Waiting for Figaro
W.A. Mozart - Waiting for Figaro (The Impresario, The Deluded Bridegroom and The Cairo Goose)
Libretti by Gottlieb Stephanie the Younger anonymous, and Giambattista Varesco
English translations by Gilly French and Jeremy Gray
|Mr Frank, an impresario||Bryan Pilkington|
Angel, his assistant director, who reluctantly sings
Pulcherio, a misogynist, and more willingly
Calandrino, Don Pippo's nephew, in love with Lavina
Madame Goldentrill, a fading opera star, auditioning for
Bettina, a servant, but eventually gets to sing
Celidora, daughter of Don Pippo
Mlle Warblewell, a rising opera star, also auditioning for
Bettina, but ends up as
Lavina, friend of Celidora
a Work Experience Girl, with ambitions to sing
Eugenia, a noblewoman, but given the role of
Auretta, chambermaid to the absent Donna Pantea
New Tenor, delighted to be asked to sing
Don Asdrubale, suitor to Eugenia, as well as
Biondello, wealthy gentleman from Ripasecca, in love with Celidora
Bluff, an impoverished stage-manager, who is made to sing
Bocconio, a rich fool, and also
Don Pippo, Marquis of Ripasecca, another rich fool
|Chichibio, major-domo to Don Pippo||Thomas Guthrie|
|Directors||Thomas Guthrie, Jeremy Gray|
Policemen and guards of the tower: Rosie Anderson, Jessica Beecham, Morag Crowther, Jennifer French, Anne Hichens, Caroline Kennedy, Andrew Hichens, Alex Millar, Alan Poppleton, Mike Probert, Damian Riddle
Orchestra Andrea Morris, Jane Gordon, Rebecca Rule, Sarah Moffat, Wiebke Thormahlen, Oliver Sandig violin; Esther van der Eijk, Robin Ashwell viola; Joseph Crouch, Henryk Persson 'cello; Roger McCann bass;Graham O'Sullivan, Ule Torssander flute; Hannah McLaughlin oboe; Zoe Shevlin, Kate Walpole bassoon;
The Impresario and The Deluded Bridegroom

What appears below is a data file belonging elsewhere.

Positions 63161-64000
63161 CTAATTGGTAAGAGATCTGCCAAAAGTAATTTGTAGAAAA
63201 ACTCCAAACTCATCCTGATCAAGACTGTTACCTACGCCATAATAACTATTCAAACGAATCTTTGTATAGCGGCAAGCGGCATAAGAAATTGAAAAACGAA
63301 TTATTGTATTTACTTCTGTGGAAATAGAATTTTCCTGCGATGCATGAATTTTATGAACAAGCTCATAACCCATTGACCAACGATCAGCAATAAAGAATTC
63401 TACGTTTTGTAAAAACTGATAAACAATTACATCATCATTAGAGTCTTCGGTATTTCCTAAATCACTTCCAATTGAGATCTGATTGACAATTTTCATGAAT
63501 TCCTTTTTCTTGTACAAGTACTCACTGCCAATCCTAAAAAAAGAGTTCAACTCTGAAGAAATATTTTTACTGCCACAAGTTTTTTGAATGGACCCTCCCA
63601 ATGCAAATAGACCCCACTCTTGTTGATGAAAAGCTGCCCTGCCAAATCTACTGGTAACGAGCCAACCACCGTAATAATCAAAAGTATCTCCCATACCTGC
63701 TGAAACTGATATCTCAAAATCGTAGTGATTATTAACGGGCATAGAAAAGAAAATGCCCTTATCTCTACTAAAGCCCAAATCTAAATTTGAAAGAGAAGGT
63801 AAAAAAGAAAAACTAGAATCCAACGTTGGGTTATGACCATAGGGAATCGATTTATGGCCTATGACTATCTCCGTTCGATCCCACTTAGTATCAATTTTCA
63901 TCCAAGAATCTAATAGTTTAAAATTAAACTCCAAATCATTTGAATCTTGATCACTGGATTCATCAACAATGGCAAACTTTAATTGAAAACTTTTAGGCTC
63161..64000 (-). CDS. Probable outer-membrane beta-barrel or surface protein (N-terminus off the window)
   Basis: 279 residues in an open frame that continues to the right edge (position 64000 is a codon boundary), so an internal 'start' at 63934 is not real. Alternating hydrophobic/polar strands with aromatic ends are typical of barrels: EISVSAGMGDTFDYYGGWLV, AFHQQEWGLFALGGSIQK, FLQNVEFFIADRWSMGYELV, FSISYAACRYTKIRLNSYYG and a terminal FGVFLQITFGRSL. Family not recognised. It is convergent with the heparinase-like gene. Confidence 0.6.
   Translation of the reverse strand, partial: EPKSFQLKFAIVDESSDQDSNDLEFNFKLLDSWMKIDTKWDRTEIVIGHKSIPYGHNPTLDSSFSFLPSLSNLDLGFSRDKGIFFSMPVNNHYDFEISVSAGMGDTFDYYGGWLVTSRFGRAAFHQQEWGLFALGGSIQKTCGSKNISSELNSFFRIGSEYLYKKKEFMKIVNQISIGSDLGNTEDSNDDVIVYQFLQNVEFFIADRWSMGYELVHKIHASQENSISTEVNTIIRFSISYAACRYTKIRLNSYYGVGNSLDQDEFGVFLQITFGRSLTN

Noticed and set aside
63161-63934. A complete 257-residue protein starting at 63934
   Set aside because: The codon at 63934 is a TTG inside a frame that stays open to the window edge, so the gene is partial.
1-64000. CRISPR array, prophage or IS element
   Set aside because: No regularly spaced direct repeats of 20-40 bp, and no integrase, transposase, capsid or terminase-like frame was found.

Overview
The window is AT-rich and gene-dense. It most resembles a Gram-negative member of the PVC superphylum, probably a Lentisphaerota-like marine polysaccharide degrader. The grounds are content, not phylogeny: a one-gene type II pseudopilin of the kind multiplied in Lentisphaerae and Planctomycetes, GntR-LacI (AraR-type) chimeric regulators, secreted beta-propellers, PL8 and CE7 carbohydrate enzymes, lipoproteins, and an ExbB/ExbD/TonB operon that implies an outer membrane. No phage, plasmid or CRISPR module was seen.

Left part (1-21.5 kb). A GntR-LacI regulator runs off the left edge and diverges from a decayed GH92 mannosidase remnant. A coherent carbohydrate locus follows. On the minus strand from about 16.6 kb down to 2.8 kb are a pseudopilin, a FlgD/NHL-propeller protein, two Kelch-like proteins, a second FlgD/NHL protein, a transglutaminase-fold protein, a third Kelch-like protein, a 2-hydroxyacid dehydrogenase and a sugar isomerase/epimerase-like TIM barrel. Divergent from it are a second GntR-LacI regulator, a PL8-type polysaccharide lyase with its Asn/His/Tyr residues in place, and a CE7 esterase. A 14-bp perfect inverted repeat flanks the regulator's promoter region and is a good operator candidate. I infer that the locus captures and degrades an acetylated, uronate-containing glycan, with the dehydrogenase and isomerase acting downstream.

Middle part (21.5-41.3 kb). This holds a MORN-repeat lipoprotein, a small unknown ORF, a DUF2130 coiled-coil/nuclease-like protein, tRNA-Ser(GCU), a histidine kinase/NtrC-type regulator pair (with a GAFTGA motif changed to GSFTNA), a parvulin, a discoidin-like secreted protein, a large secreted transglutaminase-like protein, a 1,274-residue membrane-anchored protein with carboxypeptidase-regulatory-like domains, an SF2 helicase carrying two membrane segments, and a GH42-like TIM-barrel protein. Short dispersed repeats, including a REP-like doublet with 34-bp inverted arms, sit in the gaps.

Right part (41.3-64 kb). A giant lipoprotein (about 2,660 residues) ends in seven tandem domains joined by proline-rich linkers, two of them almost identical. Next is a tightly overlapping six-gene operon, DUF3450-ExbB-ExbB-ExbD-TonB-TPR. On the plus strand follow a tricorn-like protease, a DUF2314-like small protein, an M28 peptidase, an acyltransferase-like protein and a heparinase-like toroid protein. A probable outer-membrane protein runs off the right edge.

The Impresario Frank (speaking part) is anxious because music for a forthcoming performance of the Marriage of Figaro has not arrived, and rehearsals need to commence. When the music is delivered, they discover that an alternative has been supplied: The Deluded Bridegroom. Their deliberations are interrupted by the arrival of Madame Goldentrill (booked by Angel) who has come to audition, followed quickly by Miss Warblewell (booked by Frank). Both women sing their audition pieces, and take a firm dislike to each other. The company starts to rehearse the music from The Deluded Bridegroom, and in the opening quartet both new sopranos have to share the role of the servant Bettina, a situation which can only add to their rift. Meanwhile, a Work Experience Girl - a student from the Academy - reminds Frank that she has also been promised a part, and sightreads her way through Eugenia's aria with great aplomb; a New Tenor, to whom the Work Experience Girl has taken a fancy, also shows off his musical skills as Don Asdrubale. A trio, "This is dreadful! Tribulation!" seems to echo Frank's own dilemma. The warring divas return and develop their feud, whilst Angel tries to calm them down and effect a truce. The plan to perform the Deluded Bridegroom comes to an abrupt end however, when Frank discovers that Mozart had never written more than four numbers. Examining the music parcel again they discover further music, for the Cairo Goose - with three soprano parts, and something for the tenors as well, everyone can be kept happy. Work Experience Girl and New Tenor slip away to practise their love scenes, whilst the remainder, joined by the director Bluff, celebrate the joys of music with some degree of equanimity.